The Visit

Dir: M. Night Shyamalan, 2015



This has got to be one of the most disappointing films, ever.

It had so much potential but Shyamalan just gets everything wrong.

Brother and sister, Becca and Tyler, go to their grandma and granddad’s for a week. Their mother is estranged from the grandparents because of an argument many years before.

They arrive at their grandparents house but are suspicious about the behaviour.

The grandparents give them a set of rules they must follow, the most important of which is don’t leave your room after 21.30.

Naturally, being teenagers, they do just that and witness some very disturbing things.

Becca is a wannabe film maker and films everything.

For a start, there’s one of the problems. With the success of The Blair Witch Project, film makers latched onto the found footage genre with it being cheap to make and amateur film makers could easily make their own.

The trend hasn’t ever really stopped, but with the Paranormal Activity series doing so well, there’s been a little resurgence in using digital home video cameras.

Shyamalan hasn’t had much success as of late. His last great film was Signs which I loved. The initial pull he had after The Sixth Sense was nowhere to be seen.

Much of the film is shot through the video camera that Becca constantly carries around with her.

I can’t help but wonder if this wasn’t Shyamalan’s concession for being allowed to make a film.

The camea work is irritating. I find films to be made this way, lazy. It’s a cheap trick.

Becca and Tyler are so annoying that they take you right of out of the film. You need to care about characters , especially when they’re in peril.

But you just couldn’t care less about them. Tyler wants to be a rapper and several times we are ‘treated’ to his rap talents (or lackof).

I have no desire to listen to some vexing little brat thinking he’s Eminem!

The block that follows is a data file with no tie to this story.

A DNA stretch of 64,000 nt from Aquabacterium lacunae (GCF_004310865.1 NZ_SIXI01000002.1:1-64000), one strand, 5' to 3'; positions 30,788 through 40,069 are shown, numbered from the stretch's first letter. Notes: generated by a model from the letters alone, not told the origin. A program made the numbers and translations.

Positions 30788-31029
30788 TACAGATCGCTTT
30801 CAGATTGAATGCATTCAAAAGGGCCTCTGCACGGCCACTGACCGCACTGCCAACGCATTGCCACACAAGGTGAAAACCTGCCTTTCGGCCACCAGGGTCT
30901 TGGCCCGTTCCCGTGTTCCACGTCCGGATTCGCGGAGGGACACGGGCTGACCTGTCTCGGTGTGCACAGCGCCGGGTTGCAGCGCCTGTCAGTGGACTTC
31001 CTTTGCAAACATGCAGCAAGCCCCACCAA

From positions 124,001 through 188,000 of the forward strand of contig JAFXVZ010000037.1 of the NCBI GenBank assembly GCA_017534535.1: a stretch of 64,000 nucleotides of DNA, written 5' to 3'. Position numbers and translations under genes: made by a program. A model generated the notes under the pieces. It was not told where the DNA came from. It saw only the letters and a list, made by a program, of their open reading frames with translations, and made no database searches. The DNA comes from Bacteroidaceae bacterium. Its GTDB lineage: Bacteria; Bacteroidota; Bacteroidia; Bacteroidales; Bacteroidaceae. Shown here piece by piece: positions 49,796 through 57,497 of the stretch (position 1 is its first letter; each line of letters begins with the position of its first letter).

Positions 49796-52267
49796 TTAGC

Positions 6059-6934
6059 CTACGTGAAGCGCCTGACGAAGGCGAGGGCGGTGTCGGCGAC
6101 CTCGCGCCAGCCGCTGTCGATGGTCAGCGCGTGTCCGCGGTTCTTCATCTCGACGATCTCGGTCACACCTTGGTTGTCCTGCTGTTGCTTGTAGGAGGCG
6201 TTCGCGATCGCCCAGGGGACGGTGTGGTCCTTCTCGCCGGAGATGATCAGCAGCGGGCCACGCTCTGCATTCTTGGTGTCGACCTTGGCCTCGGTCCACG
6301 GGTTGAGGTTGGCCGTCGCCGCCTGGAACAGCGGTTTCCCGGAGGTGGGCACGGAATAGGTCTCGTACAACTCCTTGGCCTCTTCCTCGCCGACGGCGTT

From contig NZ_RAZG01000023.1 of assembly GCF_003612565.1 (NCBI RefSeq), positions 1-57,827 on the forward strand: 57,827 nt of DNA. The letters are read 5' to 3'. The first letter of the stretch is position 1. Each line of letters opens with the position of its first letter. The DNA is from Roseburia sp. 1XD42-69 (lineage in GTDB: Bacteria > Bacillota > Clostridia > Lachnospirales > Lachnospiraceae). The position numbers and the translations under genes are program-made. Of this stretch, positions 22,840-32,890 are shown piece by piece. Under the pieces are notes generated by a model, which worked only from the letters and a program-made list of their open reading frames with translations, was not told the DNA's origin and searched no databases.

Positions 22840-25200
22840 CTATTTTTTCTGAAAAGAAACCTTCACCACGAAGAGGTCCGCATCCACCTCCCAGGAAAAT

Becca is a tad less annoying, but her instance on recording everything and thinking that she’s the new Michael Moore, grinds on you.

These traits do not add anything to the film except the want to switch it off.

If it had been shot like an actual film and not documentary style, it could have been salvageable.

There are one or two creepy moments, but that’s not enough to save a film. You need consistent scares and jumps and a uncomfortable atmosphere through the whole film.

But, the director fails on all these counts.

Maybe, I missed something but where’s the ending? There just seemed to be no resolve. Shyamalan makes a little explanation for the grandparents bizarre behaviour but there was still a lot of unanswered questions. This was so infuriating. I still felt completely in the dark, after it all.

As is usual with an M. Night Shyamalan film, there is a twist on the ending. Unfortunately, this is not up to his standard. The twist is such a let down, you think to yourself “is that it?”.

I really hope the director puts more effort into his next film because I know that he’s capable of so much more.


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